Introduction to the Text:
The Martyrdom of Isaiah (henceforth MartIs) was written, at the earliest, during the 2nd century BCE in Hebrew. Eventual textual additions led to its title Martyrdom and Ascension of Isaiah, inserting text outside of and in-between the primary narrative (1:1-3:12; 5:1-16). MartIs tells the story of how Isaiah eventually met his death due to Isaiah’s truthful prophecies and the wickedness of Manasseh.
Additionally significant is how MartIs elaborates on the world of heavenly beings, namely angels and demons. In this account, Sammael Malkira, a chief archangel in Jewish traditions, is the power source of wickedness behind Manasseh. Sammael attaches to Manasseh and Manasseh eventually abandons God and serves Satan, “and his angels, and his powers”. The spiritual influence is also the drive behind the prophetic nature of the text. The whole of MartIs is riddled with prophetic conflict: one prophet is telling a lie versus the Other who is being truthful. All in all, it is important text to understanding how prophecy, and heaven and earth intersected in the Jewish conceptual world during the 2nd century BCE.
I, however, plan on focusing on a small portion of text in which Isaiah says “I see more than Moses the prophet” (3:8b).
From Yahweh to Moses:
MartIs notes in 3:8b that Isaiah sees “more than Moses the prophet”. Interestingly, the text (MartIs) notes that Moses said, “There is no man who can see the LORD and live”. In the Hebrew Bible, though, Yahweh says, “You cannot see My face, for no man can see Me and live!” (NASB, Ex. 33:20). The author of MartIs basically attributes to Moses words originally spoken (at least based off of current manuscripts) by Yahweh. Why is such a shift necessary, though?
The answer, I think, is simple. Imagine if the author of MartIs had not changed the words. Rather than disagreeing with Moses that man cannot see Yahweh’s face, Isaiah would be disagreeing with Yahweh himself, a grave and potentially dangerous offense of religious sensibilities. Furthermore, it justifies Isaiah in the eyes of Manasseh. After all, were Isaiah to call out Yahweh and say he was wrong, Isaiah would look like the fool and liar in the situation. Simply put, the author placed the Yahweh’s words in the mouth of Moses so as to depict Isaiah as truthful.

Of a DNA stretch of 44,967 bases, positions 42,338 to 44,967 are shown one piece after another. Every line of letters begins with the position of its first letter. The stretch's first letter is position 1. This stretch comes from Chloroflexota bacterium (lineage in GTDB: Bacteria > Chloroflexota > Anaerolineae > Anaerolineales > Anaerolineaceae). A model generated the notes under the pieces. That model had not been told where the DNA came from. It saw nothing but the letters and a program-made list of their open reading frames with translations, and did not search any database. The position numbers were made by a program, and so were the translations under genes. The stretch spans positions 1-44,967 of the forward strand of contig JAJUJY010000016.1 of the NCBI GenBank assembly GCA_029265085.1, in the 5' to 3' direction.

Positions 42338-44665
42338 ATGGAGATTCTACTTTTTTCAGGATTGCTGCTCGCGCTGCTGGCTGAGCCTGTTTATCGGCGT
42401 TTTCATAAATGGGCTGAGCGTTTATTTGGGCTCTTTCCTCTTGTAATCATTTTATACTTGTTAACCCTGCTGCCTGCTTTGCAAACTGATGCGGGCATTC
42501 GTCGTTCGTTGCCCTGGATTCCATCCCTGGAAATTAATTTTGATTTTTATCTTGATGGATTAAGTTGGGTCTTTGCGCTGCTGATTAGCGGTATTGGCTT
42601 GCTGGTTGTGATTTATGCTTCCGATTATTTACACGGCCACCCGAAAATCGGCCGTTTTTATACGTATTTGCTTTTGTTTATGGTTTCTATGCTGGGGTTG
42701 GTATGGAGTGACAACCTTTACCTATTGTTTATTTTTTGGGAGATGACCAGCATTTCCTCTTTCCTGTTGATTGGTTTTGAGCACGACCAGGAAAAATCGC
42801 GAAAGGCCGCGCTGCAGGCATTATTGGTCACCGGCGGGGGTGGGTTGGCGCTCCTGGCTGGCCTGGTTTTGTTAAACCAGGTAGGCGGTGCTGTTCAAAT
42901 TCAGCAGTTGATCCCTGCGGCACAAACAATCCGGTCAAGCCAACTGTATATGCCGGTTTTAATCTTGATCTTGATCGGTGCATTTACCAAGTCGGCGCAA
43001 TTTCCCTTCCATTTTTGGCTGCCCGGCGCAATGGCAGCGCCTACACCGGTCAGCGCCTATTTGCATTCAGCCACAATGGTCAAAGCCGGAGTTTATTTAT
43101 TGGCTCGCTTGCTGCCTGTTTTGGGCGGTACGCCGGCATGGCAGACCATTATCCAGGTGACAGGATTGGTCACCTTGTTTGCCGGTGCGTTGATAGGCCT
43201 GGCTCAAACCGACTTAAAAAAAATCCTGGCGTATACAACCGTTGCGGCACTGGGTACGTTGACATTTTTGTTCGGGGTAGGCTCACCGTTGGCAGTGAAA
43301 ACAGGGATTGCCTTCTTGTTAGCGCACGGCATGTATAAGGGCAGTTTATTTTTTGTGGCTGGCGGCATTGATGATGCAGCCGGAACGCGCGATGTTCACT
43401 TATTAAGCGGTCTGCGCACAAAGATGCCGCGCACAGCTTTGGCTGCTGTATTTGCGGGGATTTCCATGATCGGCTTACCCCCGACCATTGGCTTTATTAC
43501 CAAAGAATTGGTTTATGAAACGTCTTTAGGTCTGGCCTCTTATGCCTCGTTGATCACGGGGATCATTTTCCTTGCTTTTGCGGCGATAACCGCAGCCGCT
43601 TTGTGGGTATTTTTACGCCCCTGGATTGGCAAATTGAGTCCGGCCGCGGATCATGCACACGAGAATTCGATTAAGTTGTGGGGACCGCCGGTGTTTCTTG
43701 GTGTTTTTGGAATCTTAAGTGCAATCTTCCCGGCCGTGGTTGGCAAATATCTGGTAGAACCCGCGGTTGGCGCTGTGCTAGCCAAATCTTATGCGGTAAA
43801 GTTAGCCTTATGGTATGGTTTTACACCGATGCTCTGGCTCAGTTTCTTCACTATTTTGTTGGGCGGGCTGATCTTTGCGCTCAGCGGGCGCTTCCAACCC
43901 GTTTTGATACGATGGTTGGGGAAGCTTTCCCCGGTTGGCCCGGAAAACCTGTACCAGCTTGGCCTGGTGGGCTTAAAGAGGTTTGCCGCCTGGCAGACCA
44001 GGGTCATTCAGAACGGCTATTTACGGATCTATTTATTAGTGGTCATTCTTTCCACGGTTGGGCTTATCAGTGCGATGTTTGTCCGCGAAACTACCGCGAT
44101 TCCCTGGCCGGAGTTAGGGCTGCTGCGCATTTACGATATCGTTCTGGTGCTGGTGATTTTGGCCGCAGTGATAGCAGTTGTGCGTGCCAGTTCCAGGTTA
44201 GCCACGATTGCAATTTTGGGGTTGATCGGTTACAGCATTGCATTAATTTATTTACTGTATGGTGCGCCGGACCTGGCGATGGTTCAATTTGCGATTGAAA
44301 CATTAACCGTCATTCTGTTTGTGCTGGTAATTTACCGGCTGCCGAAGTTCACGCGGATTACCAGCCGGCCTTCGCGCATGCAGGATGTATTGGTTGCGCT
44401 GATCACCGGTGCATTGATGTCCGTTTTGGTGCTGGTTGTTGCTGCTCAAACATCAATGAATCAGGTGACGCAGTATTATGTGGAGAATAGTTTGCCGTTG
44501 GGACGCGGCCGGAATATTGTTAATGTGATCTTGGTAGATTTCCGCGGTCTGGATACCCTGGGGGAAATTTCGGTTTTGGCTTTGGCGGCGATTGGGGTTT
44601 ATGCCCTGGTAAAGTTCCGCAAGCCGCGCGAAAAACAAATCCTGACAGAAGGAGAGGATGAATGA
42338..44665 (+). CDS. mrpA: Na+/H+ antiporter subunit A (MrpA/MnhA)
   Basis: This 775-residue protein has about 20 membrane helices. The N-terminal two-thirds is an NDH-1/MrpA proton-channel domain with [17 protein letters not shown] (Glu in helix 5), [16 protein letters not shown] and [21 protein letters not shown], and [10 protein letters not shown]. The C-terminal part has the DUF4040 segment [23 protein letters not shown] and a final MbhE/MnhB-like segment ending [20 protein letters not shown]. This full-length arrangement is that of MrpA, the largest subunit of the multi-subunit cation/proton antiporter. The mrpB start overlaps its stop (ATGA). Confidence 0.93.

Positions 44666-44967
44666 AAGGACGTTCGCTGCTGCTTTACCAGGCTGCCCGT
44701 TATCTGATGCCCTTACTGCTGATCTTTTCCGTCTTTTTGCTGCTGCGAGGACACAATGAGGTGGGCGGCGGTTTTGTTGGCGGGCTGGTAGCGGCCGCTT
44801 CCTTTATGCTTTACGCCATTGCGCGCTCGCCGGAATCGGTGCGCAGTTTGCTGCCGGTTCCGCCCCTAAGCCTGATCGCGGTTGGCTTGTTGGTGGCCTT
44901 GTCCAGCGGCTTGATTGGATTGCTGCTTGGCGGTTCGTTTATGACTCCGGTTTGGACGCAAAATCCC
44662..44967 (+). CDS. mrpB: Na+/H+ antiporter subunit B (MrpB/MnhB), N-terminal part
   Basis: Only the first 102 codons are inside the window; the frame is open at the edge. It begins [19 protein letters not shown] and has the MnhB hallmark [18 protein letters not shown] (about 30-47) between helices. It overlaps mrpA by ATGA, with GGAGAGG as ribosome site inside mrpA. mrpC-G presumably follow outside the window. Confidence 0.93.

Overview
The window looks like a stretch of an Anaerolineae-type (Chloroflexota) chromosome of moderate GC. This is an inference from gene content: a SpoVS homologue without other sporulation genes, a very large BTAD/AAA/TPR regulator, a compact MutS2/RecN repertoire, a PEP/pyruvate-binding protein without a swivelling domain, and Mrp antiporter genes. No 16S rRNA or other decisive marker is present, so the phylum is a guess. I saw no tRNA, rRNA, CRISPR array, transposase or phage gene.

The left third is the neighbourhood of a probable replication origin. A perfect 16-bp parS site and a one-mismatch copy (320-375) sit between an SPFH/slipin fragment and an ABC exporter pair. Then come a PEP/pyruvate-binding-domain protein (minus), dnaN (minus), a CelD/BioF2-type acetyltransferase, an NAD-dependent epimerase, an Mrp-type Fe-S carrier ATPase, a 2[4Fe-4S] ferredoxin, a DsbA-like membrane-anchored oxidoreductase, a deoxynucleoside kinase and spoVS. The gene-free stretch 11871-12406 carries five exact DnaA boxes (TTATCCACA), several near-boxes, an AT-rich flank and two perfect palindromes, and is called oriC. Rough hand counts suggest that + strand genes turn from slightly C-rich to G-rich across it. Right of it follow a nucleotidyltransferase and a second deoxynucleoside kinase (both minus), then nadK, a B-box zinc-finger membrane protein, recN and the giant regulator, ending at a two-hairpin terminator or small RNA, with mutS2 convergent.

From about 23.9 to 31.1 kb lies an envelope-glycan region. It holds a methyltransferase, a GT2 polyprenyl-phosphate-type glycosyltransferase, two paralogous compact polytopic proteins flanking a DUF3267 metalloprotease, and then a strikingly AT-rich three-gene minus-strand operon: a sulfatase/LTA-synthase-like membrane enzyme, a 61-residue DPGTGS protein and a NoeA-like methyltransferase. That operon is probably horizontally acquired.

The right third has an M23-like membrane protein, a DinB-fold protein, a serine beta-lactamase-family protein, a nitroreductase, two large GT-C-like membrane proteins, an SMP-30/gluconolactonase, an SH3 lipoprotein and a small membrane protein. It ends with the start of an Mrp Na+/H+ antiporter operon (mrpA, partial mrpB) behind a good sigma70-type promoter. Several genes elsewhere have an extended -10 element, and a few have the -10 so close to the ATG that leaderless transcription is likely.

Consequently, this textual shift indicates an important fact about biblical traditions in the 2nd century BCE. Although it is already a well-established idea, this brief analysis reinforces the idea that central to the religious practices c. 200 BCE was not so much the Hebrew Scriptures, but the biblical tradition. Unlike the modern era in which the Hebrew Bible (Old Testament) is canonized and the final form of the text is the object leading towards veneration of God, in the 2nd century BCE the biblical tradition was the object leading towards veneration of God. I emphasize tradition because the religiosity in that period was more focused on how to redact, develop, and build upon traditions of the past, not maintain stagnate beliefs and practices which never changed.
Reinhard Kratz summarizes this idea well: “During the time in question, neither “the Bible” as some fixed canon nor a uniform textual tradition normative for all had yet come into being. Accordingly, the para-biblical literature (Pseudepigrapha) and the biblical tradition exist on the same level, the former no more or less “biblical” than the latter. The para-biblical literature continues only what began in biblical tradition: the ongoing interpretation and reinterpretation of traditional texts conceptualized as authoritative in the course of literary production” .
 M. A. Knibb, “Martyrdom and Ascension of Isaiah”, ed. J. H. Charlesworth, The Old Testament Pseudepigrapha, vol 2 (Peabody: Hendrickson Publishers, 1983), 143-176.
 Reinhard G. Kratz, Historical & Biblical Israel: The History, Tradition, and Archives of Israel and Judah (Oxford: Oxford University Press 2015), 129.
6 thoughts on “Pseudepigrapha Saturday: Martyrdom of Isaiah”
Reblogged this on Talmidimblogging.
I like the cartoon that showed up on my Google Reader for this post.
I deleted it for the sake of the webpage wanting to charge substantial sums of money for it. He seemed pretty serious about his copyright stuff. I figured I’d rather be safe than sorry. 🙂
Is “biblical tradition” (during this period) oral? Tied to texts? Expressed in certain formulae/patterns?
I’ll think through this more tomorrow! It is my weekend now… so I shall provide an adequate response.
I use the term biblical tradition in the way that Kratz does. He defines “biblical” as “those writings that later found their way into the Hebrew Bible but already – and almost exclusively – enjoyed an authoritative status and regular citation in the Dead Sea Scrolls”. The tradition is, as also demonstrated through the quotation in the post, “continuously regenerated by those who move within it, the new appearing in the garments of the old and the preserved”.
So, yes and no. The biblical tradition is too a certain extent tied to the texts; however, as you note, the oral traditions lived before the biblical traditions. By the composition of MartIs, I would say that the traditions are primarily written, although oral traditions were definitely still a part of the development.
As for how it was expressed, it seems to me that they are primarily expressed through common motifs. I need to explore this more, though.
Thanks! I sort of just let my thoughts run here. In many ways I am not sure of the specifics.
What do you think?